"What's it say on his passport?"
"Officially, he's from Trinidad and Tobago, and he's a professional chef." I let it hang right there. I didn't mention that Tran had taught me his own hybridized Asian style of knife fighting, as well as how to throw a knife pretty damn well. And I didn't mention either that Tran had done his own share of soldiering, back in the day. Or for who.
Doctor Aleman reappeared, emerging from the small companionway in front of the foremast. It was our custom to eat on deck at the mahogany table when we were in port in good weather. It was nearly seven o'clock, our summer dining hour. I nodded to Victor and waved him over. I stood as he approached, and taking the cue, so did Nick. I made the introductions.
"Victor, this is Nick Galloway. His boat is the one over there with the red canvas."
He glanced over, found the sloop, and returned his attention to our guest. "Victor Aleman," he said. Nick extended his hand across the table, and Victor shook it briefly and without enthusiasm. He wasn't much for meeting new people, especially unshaven young men in shabby clothes. They had little to offer him, he thought. He was usually right.
We all sat. "Victor," I asked, being polite, "will you have a beer with us?"
"Thank you, no. I'll wait for my usual drink with dinner." He wanted the beer, but he knew we were short.
"Nick has been telling me an interesting story, about the yacht that Cori left us for."
"The Topaz. Yes."
"Nick, go ahead and bring Victor up to speed." I wanted to hear our guest tell the story again, to see if any details changed. They didn't. Victor studied the little one-sheet xeroxed chart of the Castigo Cays while Nick repeated his tale. I then told Victor about my brief but memorable encounter with Mr. Fuckoff, just before Cori left us for Topaz. Victor had seen and heard the rest of Cori's rapid farewell, but he had not heard what transpired between Jolly Boy and me. I mentioned seeing the bandage extending above the Brit's boat shoe, and more pieces of the puzzle fell into place.
Victor said, "The big fellow with the tattoos, his name is Trevor, I don't know his surname. He said he cut his foot on coral, but I knew that was a lie. It was too clean. It was cut by a knife. The way a right-handed person would cut his own left foot. But what did I care? People lie to doctors all the time, to prevent embarrassment for the foolish ways they get hurt. Anyway, the owner paid me in cash. Two thousand U.S. dollars. I sewed the Englishman up, and that was that. Six centimeters, ten sutures. I even let Cori do one suture, with Trevor's permission. And she did it very well. After that little job, we had a very nice lunch with the owner. Cori was quite taken with the yacht. And perhaps also with the owner, Richard Prechter. I didn't mention this before, because it didn't matter then."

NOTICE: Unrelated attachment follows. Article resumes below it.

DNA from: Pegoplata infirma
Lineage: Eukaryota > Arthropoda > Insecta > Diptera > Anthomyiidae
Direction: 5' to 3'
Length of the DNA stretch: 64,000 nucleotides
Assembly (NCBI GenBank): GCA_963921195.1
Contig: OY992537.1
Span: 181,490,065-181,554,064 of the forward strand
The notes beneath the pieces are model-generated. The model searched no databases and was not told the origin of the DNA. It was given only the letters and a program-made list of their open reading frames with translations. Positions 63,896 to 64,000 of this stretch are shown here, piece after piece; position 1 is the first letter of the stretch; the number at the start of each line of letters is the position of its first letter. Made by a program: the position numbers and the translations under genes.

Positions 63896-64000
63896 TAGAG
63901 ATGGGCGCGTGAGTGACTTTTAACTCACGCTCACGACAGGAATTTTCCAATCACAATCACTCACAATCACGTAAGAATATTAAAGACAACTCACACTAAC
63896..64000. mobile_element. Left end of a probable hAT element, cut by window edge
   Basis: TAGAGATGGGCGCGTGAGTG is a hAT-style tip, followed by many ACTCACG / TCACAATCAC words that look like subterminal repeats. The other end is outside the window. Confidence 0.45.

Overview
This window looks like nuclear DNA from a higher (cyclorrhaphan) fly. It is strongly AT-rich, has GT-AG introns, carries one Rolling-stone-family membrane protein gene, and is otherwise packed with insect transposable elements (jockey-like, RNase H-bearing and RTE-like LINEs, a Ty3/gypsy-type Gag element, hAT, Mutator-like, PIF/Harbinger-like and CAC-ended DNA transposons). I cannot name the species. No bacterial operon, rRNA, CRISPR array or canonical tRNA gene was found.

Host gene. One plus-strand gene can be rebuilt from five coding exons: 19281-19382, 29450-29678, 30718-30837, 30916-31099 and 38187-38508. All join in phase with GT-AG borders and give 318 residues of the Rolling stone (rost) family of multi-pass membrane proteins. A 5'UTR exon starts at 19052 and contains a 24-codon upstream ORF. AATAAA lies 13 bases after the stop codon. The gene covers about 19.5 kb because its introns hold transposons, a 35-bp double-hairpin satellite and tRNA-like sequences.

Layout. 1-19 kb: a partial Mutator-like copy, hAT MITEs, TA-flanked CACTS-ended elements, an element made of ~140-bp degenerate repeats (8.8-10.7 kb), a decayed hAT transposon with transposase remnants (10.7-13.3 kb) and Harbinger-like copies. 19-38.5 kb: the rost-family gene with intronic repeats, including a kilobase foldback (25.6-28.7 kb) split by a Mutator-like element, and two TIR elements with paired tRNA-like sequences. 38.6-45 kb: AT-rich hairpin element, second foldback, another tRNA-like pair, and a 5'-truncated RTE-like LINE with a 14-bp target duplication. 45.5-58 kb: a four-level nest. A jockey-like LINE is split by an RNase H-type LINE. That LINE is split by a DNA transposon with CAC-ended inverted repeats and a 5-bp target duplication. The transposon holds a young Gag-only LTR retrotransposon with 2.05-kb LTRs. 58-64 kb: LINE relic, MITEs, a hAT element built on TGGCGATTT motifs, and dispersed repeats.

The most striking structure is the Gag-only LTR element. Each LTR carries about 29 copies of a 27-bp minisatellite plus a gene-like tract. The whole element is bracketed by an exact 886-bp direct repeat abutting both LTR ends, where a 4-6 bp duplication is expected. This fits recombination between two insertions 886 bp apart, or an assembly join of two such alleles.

Not one for tact, Victor was unintentionally rubbing salt in my own wounds. It was a social blind spot that he had, and that I'd learned to live with. His pluses far outweighed his minuses.
"Why would Trevor cut himself?" I guessed the answer, but wanted to hear Victor's ideas.
"To have a reason for Cori to come out to visit the Topaz, naturally. To put the bait on the hook that she swallowed today. Why else? It is well known around George Town that Cori is my medical assistant--or was. Richard Prechter saw Cori last Friday night. He told me so aboard his yacht. I'm sure he was quite taken with her. What man would not be?"
I couldn't fault Victor's reasoning. And I'd known plenty of Marines who had intentionally cut themselves. I'd even done it myself. Years ago, when I was a new guy in Recon and didn't know any better, a gung-ho mustang lieutenant had convinced our entire platoon that we needed to learn how to put in sutures. Ourselves. After a few needle jabs with lidocaine, we all made half-inch scalpel cuts on our upper thighs, and then we stitched them up with one or two sutures. This was done under our Navy corpsman's instruction and observation. Back in my oo-rah days, when I had eagerly embraced The Suck, as we called the Corps.
Jolly Boy Trevor had a different motive to cut himself. He would volunteer to become living Cori bait in order to impress his boss with his loyalty. It would also impress his henchmen, the other crew. They would see firsthand that Trevor wasn't afraid to use his knife. Trevor wasn't afraid of a bad cut, of drawing blood. Not even his own.
The clear lesson: don?t mess with Trevor. It probably impressed Topaz's owner and the rest of the crew, but it didn't impress me. I understood that mentality all too well after my time in the Corps.